Search found 124 matches

by polymer
Thu Feb 25, 2010 6:34 pm UTC
Forum: Mathematics
Topic: Determinants and an upcoming midterm
Replies: 11
Views: 2153

Re: Determinants and an upcoming midterm

Thanks for the interpretations, I'll take the qualitative understanding of volumes more seriously if the generalization is really that complicated. Thanks for posting a paper discussing the generalization as well, I'm not mature enough mathematically from what I can see at first glance, but it's alw...
by polymer
Thu Feb 25, 2010 2:49 am UTC
Forum: Mathematics
Topic: Determinants and an upcoming midterm
Replies: 11
Views: 2153

Determinants and an upcoming midterm

Hello! In linear algebra determinants were thrown at me last week, and now I'm 90% sure my next midterm is going to largely depend on them. My professor is pretty good, he's good about taking time to explain things that need to be explained. The Textbook is a real hit and miss though, in general it ...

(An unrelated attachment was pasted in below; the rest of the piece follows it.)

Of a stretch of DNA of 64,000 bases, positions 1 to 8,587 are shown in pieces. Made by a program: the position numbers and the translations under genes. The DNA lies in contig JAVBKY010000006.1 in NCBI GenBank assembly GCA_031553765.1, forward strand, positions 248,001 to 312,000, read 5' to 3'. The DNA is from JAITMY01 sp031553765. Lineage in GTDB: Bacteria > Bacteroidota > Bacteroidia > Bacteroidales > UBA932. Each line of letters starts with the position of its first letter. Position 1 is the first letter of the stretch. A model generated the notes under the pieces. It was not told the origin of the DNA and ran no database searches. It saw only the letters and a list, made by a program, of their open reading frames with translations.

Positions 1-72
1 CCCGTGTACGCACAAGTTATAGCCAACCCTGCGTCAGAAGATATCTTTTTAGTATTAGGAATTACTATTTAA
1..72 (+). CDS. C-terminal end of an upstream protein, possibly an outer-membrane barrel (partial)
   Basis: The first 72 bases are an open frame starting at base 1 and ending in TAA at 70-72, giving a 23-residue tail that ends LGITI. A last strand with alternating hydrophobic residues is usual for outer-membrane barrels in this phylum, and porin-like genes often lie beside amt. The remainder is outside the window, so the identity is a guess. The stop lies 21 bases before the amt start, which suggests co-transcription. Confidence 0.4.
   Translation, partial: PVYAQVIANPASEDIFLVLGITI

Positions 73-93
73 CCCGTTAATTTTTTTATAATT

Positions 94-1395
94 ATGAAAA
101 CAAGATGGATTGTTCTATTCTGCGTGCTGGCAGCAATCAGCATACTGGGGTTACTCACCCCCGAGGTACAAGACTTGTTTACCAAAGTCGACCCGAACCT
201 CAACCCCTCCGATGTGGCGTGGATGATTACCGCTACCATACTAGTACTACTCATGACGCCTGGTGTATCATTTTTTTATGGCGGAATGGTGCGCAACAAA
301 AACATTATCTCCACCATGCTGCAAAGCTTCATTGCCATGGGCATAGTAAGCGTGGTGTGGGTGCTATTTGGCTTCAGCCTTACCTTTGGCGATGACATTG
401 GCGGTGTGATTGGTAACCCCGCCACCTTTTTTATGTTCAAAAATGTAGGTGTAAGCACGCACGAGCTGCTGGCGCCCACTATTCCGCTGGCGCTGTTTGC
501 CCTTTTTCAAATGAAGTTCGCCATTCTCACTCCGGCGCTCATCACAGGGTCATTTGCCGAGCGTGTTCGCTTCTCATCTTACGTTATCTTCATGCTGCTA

by polymer
Sun Feb 21, 2010 10:41 pm UTC
Forum: General
Topic: Best Valentine gift ever
Replies: 4
Views: 1032

Best Valentine gift ever

Hello I got an amazing valentine whose theme was so appropriate I felt it would be terrible if I didn't post it on the XKCD forums. This happened last year, after a choir practice a girl I liked wanted to show me something. I complied, and we headed over to her house. On her kitchen table were cooki...
by polymer
Mon Feb 08, 2010 12:59 am UTC
Forum: Mathematics
Topic: Current state of math education
Replies: 23
Views: 3264

Re: Current state of math education